Confirmation Bias – Understanding Addicted Thinking – or – Why They Don’t Stop

Why can’t they see what their drinking or drugging is doing to them, and to us?

For family, few things frustrate like the seeming inability of the addict or alcoholic to recognize the extent of their self destructive behaviors. What seems so obvious to us seems not to register with them, and if losing a job, career, family or health won’t convince a using addict to change their ways – what possibly can?

Addiction changes the mind, it is complex and pervasive, and no single phenomenon fully explains the influence it exerts over thoughts and behaviors; but understanding confirmation bias takes us a step closer to understanding the realities of addicted thinking.

Confirmation Bias and the Addictd Mind

Confirmation bias refers to a cognitive process in which we selectively and unconsciously assign more weight to stimuli, information or events that seem to confirm our preconceptions or world-view. We all unconsciously use confirmation bias; it is simply a psychological streamlining for informational processing.

When we read a political editorial that matches our world-view, it resonates more profoundly and influentially than when we read an editorial that opposes our notion of the world – even if both are factually accurate. We are the choir – and we like to be preached to!

Addicts unconsciously use conformational bias as a way to preserve activities (drinking or drugging) that are important to them. It is conformational bias that allows addicts to disregard or minimize negative information that might force them to question their behaviors, and over-emphasize positive information that convinces them to continue their use behaviors.

An addict or alcoholic might process information on a night’s events such as this:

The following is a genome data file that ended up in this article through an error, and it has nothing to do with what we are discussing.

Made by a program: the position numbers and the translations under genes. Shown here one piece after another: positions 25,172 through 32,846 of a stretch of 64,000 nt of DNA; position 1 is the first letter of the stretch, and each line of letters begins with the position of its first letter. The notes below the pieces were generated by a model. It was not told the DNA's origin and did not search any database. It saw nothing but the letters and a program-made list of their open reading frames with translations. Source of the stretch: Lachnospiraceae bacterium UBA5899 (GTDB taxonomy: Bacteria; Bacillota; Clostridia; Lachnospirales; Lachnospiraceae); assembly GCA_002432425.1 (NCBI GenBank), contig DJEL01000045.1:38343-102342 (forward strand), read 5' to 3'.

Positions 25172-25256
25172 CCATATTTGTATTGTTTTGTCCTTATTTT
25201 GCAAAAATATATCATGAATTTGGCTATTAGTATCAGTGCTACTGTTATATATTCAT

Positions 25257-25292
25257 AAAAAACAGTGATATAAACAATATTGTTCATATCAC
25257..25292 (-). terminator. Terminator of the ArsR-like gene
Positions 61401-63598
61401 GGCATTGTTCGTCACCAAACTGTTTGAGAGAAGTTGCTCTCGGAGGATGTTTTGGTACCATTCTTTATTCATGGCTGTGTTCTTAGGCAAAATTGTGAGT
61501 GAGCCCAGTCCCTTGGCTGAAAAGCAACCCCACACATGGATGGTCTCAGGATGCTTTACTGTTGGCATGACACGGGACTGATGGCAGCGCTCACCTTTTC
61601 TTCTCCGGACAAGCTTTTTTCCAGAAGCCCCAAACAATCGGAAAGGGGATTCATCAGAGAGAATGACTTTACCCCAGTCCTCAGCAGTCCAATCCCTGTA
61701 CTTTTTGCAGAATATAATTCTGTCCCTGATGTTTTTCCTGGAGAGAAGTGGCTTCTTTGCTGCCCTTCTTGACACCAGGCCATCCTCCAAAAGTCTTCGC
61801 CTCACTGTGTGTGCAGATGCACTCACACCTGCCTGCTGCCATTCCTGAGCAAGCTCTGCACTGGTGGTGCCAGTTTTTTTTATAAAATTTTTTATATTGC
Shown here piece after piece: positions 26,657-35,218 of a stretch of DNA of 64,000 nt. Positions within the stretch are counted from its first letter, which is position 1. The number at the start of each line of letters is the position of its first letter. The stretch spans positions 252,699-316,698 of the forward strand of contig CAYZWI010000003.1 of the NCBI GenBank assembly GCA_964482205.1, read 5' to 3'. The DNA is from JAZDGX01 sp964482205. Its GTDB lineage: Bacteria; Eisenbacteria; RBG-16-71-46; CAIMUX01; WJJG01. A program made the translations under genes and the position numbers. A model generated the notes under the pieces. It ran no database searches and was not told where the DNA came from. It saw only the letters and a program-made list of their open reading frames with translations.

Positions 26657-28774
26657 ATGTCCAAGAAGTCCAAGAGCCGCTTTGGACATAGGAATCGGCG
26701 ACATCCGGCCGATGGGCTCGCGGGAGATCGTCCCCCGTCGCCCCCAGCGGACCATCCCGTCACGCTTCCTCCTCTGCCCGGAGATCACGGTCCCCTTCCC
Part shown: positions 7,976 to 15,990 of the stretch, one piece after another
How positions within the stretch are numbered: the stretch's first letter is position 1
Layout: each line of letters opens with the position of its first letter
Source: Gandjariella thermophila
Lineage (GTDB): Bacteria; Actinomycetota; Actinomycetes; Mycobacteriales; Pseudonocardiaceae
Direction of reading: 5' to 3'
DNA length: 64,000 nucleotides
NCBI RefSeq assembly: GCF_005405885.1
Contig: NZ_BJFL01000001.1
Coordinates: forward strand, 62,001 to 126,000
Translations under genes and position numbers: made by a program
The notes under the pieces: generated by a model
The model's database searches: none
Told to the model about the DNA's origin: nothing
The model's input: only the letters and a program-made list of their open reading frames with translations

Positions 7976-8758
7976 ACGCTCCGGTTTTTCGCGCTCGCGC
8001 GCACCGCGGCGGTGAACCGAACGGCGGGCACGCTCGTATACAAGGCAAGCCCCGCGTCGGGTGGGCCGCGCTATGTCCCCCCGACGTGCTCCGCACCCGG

• Pros: HAD A GREAT TIME LAUGHING WITH BUDDIES GOT A PHONE NUMBER FROM THAT CUTE/HANDSOME BARTENDER
  • Cons: Vomited in the bar bathroom Was asked to leave Performed badly at work the next day, and was noticed for being hung-over

Alcoholic thinking=A good night’s fun.

Most of us would call such an evening a lesson against excessive drinking, but an alcoholic will assign much more weight to the positive parts of the evening, and gloss over any negative aspects that don’t align with alcoholic thinking.

Alcoholics maintain denial through unconscious conformation bias internalization; thinking that keeps them sure that although drinking may cause a few minor headaches…on the whole it brings more happiness than pain. Addicts are not purposefully obtuse when they fail to recognize how much their use hurts them, it’s a psychological process, and one an addiction hijacked brain makes full use of in defense of its consumptions.

Eventually, if it gets bad enough, most alcoholics and addicts will concede that they have a problem – but it can take a long while and some pretty overwhelming (and often tragic) evidence. Understanding why addicts and alcoholics continue to drink or drug even as things get bad helps family and friends to enact better and more successful interventions – Helps them to realize that just letting an addict see the problems abuse causes won’t necessarily be enough to induce change.

Rock bottom can motivate, but rock bottom is sad; and there is no need for it. Although an addict may not come to an internal conclusion of a need for change, family and friends can help them along, and can help to change their thinking. Interventions work, and they can get some pretty reluctant addicts into treatment. You can wait for an addict to see it on their own, but with conformational bias…it may take a long, long time.